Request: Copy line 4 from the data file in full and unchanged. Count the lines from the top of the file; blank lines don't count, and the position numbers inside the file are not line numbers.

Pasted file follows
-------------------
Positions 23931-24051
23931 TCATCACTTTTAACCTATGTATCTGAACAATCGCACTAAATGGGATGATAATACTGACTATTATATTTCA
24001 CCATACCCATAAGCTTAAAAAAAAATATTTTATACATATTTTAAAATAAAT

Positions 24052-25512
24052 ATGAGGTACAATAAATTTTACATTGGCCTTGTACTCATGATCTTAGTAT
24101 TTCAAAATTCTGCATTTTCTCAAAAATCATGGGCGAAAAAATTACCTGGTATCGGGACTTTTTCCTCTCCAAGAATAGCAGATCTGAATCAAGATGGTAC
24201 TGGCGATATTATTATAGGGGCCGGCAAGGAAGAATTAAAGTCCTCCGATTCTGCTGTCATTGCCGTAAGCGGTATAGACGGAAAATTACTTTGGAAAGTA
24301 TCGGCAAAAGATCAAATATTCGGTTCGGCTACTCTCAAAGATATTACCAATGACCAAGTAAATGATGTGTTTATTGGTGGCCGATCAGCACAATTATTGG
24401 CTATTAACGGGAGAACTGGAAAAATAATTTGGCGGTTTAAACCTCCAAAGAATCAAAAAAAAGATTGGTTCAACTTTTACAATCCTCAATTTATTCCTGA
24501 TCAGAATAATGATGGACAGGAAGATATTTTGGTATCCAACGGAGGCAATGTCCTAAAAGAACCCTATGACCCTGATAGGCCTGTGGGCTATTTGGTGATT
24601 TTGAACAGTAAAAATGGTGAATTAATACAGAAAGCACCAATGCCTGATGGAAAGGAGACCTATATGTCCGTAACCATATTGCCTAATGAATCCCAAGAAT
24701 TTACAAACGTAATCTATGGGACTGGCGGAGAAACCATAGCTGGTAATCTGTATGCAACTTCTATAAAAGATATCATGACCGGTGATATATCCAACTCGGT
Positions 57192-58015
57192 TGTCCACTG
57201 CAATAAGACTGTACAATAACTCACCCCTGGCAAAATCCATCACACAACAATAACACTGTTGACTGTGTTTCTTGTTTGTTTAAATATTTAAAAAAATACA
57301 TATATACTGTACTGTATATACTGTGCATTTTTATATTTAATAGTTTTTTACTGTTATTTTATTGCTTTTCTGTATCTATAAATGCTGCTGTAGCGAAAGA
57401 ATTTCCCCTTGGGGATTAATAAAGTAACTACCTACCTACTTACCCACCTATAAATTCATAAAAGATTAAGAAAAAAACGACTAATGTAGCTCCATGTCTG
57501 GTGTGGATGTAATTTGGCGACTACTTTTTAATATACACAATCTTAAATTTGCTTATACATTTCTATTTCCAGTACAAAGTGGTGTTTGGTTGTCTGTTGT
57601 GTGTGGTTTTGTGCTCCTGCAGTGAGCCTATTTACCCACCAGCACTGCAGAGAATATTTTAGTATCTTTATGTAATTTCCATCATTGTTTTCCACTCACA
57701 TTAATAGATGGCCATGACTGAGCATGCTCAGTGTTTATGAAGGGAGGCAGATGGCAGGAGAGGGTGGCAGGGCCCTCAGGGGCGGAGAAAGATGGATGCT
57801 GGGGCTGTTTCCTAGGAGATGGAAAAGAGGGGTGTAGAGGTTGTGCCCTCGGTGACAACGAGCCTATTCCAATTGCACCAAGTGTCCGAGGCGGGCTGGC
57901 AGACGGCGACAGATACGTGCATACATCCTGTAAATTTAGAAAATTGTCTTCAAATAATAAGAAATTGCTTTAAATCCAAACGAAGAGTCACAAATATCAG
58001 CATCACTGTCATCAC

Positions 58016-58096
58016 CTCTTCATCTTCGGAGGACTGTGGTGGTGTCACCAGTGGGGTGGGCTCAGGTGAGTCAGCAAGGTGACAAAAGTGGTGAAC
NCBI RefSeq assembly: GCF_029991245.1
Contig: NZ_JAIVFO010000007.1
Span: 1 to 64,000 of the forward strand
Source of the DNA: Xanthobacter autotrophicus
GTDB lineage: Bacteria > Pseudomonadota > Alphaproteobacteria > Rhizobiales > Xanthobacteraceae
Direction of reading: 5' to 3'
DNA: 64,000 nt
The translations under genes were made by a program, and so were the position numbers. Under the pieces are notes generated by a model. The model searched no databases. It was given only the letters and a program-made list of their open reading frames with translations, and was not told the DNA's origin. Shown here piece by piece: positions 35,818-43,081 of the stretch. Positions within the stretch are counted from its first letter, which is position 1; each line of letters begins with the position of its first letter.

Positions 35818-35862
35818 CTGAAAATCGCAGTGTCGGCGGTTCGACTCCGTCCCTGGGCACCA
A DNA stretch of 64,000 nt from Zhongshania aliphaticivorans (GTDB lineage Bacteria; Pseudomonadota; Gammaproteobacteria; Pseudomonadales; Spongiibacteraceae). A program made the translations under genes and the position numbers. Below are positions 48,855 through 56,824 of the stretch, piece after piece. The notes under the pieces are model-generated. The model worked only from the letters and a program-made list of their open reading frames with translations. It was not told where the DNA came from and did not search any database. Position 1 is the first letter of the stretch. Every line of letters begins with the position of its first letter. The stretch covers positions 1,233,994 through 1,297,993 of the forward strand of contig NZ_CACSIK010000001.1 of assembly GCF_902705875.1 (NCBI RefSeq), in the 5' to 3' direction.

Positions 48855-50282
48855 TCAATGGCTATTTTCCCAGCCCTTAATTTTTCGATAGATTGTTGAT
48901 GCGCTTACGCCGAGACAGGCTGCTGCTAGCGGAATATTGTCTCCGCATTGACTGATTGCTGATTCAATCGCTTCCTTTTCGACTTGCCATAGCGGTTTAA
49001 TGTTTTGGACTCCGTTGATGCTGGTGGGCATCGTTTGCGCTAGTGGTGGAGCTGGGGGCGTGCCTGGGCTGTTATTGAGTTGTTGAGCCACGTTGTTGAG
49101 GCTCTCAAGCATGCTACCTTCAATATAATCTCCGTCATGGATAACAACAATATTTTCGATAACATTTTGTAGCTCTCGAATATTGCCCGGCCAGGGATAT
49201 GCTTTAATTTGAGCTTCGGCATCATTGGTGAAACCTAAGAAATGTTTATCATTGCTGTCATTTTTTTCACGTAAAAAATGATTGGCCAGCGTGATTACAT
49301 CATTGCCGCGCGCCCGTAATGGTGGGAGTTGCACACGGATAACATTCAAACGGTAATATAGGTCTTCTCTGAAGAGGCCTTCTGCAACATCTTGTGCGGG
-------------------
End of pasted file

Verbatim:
Positions 24052-25512